Who’s Choosing Your Mates, You or Your Inner Child? Stop Recreating the Relationship of Your Parents.

“I can spot the man who will abuse and disappoint me from miles away.” Halle Berry, Interview with Barbara Walters.

Like many of you, Halle goes for romantic partners who keep her stuck in the past and recreating the emotional problems of her parents. She tends to choose men who control and abuse her, like her father abused and controlled Halle’s mother.

Halle’s love troubles just go to show that unanswered psychological issues will demand that you resolve them, no matter how beautiful, rich and famous you may be. You cannot sidestep problems from your past, no matter how hard you try. You tell yourself, “I will never marry an alcoholic like my father or verbally abusive woman, like my mother.” Then, you look for any red flag that your date possesses these characteristics that you are trying hard to avoid.

You make a list or put together a collage that highlights the exact qualities that you are looking for in a lover. You believe, like Walt Disney, that if you can dream it, you can get it! He or she has to have a certain hair and eye color, be smart, but not a nerd, fun, into rock and roll, but also emotionally deep. You even spell out the person’s income and educational level and his or her religious and political positions. Your intention is to find this lover who is perfect for you. This is the lover that you knowingly want for yourself. But, it doesn’t take long for you to discover that he or she comes with the features of one or both of your parents. What is more, you are engaged in the same types of conflicts and arguments that typified your parent’s relationship.

What steers us to the parent we were trying so hard to escape, although we consciously tried to choose otherwise? What is it in Halle Berry that can spot a controlling, abusive man, like her father from miles away?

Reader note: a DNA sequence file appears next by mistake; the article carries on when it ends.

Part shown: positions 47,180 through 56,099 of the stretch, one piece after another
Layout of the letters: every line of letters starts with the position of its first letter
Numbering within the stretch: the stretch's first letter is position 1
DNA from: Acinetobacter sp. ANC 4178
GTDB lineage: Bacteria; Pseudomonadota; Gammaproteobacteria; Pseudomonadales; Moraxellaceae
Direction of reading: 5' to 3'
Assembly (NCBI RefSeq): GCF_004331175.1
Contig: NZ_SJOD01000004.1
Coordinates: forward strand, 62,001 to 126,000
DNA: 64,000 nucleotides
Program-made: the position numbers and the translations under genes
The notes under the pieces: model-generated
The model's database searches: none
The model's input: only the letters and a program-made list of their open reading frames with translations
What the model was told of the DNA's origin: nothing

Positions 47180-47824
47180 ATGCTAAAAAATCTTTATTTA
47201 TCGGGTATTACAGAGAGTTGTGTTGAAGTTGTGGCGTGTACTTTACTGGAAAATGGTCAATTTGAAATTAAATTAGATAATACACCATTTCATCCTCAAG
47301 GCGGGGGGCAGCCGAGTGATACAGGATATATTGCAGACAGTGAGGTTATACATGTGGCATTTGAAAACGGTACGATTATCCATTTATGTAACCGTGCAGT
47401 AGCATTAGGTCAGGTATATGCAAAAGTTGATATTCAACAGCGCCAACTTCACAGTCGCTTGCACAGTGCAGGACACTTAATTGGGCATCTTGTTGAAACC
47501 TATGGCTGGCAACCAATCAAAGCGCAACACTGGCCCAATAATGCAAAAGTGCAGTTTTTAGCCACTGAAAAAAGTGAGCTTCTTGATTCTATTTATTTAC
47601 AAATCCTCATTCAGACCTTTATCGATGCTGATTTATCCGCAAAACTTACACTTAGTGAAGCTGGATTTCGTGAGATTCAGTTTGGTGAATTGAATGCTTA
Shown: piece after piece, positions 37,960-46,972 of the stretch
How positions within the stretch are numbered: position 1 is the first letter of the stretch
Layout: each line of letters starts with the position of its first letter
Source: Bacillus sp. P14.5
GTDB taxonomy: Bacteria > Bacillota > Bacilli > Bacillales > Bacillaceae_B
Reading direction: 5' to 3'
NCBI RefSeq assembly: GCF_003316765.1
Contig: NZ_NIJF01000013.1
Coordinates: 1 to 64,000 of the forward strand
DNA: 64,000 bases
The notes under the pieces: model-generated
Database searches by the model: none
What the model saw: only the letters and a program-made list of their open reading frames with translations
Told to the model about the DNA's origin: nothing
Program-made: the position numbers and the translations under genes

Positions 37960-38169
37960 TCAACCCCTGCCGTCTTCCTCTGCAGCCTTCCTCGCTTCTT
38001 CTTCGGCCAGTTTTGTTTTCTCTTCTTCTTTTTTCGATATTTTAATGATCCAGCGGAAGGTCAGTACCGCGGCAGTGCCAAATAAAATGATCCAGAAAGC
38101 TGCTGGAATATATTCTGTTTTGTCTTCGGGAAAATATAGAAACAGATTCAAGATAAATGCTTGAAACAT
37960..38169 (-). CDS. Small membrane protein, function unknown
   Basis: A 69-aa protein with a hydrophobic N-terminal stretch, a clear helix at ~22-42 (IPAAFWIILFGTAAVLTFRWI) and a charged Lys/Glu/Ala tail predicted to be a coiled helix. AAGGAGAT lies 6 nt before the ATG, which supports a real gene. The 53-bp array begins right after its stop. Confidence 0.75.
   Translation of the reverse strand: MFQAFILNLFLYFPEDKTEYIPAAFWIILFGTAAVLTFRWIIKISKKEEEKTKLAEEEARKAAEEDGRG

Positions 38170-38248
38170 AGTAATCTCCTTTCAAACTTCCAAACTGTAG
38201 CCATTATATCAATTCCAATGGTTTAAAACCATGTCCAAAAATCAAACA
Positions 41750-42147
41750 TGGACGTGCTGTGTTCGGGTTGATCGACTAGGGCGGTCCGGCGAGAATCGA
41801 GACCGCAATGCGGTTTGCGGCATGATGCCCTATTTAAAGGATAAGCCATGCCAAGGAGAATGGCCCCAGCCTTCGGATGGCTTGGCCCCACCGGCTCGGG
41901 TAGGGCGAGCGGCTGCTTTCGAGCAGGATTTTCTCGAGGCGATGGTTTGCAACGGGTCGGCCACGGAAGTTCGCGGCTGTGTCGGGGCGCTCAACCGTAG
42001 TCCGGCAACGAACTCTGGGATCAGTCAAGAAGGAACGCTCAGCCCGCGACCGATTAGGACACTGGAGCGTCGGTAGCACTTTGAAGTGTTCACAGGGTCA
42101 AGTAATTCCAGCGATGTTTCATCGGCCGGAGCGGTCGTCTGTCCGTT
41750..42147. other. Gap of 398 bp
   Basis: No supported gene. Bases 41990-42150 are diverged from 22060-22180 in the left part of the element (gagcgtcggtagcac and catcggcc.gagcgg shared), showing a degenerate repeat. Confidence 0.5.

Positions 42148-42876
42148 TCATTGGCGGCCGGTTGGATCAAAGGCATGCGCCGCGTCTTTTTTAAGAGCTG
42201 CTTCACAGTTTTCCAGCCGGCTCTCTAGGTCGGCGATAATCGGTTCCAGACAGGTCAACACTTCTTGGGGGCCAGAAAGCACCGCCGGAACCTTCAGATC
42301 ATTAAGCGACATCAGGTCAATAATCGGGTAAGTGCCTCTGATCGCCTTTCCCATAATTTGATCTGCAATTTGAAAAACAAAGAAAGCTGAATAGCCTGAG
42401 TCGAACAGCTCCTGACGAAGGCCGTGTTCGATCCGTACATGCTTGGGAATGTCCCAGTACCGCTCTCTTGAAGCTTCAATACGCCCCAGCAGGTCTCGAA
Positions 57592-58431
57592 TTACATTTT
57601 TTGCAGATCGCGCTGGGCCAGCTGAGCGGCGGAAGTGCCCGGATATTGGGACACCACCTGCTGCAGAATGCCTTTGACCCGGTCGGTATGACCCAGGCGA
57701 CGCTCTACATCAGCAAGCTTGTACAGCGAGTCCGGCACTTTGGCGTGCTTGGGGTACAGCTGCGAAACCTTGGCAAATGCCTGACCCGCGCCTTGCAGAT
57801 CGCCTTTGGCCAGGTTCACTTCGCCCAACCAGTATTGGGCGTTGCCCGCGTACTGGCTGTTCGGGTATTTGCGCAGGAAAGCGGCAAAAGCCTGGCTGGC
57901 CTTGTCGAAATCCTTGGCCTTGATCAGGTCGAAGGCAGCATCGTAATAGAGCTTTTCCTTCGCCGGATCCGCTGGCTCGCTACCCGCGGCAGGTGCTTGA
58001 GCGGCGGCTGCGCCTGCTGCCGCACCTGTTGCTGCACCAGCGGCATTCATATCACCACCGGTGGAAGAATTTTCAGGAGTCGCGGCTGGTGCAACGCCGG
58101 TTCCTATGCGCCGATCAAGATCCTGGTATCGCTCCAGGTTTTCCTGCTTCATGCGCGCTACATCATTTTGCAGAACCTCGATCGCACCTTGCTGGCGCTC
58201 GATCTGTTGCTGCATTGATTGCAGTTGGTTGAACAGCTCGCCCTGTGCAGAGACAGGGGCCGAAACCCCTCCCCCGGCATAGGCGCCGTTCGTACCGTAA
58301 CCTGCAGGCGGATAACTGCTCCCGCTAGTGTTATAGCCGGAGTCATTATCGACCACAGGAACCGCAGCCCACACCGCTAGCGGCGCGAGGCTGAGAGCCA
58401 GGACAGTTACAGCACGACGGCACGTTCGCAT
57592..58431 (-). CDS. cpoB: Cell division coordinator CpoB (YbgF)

Psychologically, it’s called repetition compulsion. We are doomed to repeat the past, until we master it through understanding. This is especially true of intimate relating. The problem is not that you have chosen one or two lovers who keep you stuck in past hurt and dramas. You need experience to learn what you are carrying into the here and now from your past. The problem is that you refuse to accept what you’ve learned through these relationship experiences and choose the same type of lover, repeatedly. Some of you let your stubbornness (I want this even when it’s bad for me) take precedence over what you really need to be emotionally well, free of past wounds, and to move beyond the unhealthy relationship of your parents, psychologically and spiritually. You let the child in you, from your past, choose your lovers instead of the adult you.

The Inner Child

I know you want to go beyond your parents’ limitations in intimate relating. None of you want to suffer. But, there’s a young child in you who still wishes to heal your parents’ pain and to master their problems, through the intimate relationships that you form today. With each relationship disappointment, you say, “I’ll do better this time.” But, once again, you choose a relationship that carries on the negative interaction themes of your parents.

Today, I am going to help you to learn to choose better, to make a clean break from the past. So, let’s get right to your unconscious; the part of you that has the compulsion to repeat your parents’ relationship dramas.

This is your inner-child that has identified with the parent you want to be, the parent you want to avoid, and the couple you want to heal.

Wow. There’s a lot going on inside of you, right?

Who you become is a byproduct of the relationships experienced in childhood.What you learn about intimacy and power, give and take in intimate relating, and can come to expect in terms of fulfillment, goes back to these early relationships. You will tend to play out the emotional issues of one parent and choose partners who will play out the other parent’s role in the relationship. What makes things interesting in the here-and-now is that you are playing out the parental interactions as seen through your mind when you were a child. You were unable to distinguish nuanced interaction. Thus, what you recall of parental interaction often consists of polarized relationship scenarios. One parent gives, while the other takes. One parent is bad and the other is good. Or, one parent is sadistic and the other parent is a masochist, as in Halle Berry’s parent’s relationship dynamic.

You formulate an inner couple in your mind’s eye based on these more immature polarized interaction dynamics, and then play them out with your lovers. This is even true if one of your parents was not in the picture when you were young. You still know about them through stories shared or learn about couple dynamics through the persons who shaped you. Until you understand these relationship dynamics well, you will tend to choose romantic partners who play them out with you.